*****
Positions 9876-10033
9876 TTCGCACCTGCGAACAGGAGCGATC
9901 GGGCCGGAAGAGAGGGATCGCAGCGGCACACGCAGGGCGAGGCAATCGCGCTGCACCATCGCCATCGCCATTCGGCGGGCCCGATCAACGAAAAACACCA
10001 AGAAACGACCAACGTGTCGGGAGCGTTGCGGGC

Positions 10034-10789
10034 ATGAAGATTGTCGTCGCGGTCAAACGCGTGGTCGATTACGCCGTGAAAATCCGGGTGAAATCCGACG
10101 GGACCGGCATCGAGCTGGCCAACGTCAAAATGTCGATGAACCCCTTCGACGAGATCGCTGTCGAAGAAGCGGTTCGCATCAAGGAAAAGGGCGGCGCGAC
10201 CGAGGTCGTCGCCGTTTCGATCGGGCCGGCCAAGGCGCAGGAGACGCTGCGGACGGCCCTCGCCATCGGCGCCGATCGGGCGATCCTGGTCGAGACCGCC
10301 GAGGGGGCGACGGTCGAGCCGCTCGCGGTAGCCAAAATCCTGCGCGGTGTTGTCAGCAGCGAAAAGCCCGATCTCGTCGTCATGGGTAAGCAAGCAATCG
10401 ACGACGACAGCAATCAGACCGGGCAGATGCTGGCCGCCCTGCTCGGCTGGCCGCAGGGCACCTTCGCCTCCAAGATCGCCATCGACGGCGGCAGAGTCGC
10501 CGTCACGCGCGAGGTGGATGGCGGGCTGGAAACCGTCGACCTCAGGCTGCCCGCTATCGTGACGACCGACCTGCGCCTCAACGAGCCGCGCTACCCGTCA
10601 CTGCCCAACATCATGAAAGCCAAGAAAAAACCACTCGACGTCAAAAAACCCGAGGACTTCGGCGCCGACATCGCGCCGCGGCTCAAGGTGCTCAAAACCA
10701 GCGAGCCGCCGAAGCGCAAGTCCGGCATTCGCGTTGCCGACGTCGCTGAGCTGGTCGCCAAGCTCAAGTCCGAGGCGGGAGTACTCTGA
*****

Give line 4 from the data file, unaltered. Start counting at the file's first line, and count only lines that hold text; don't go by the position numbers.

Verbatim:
10001 AGAAACGACCAACGTGTCGGGAGCGTTGCGGGC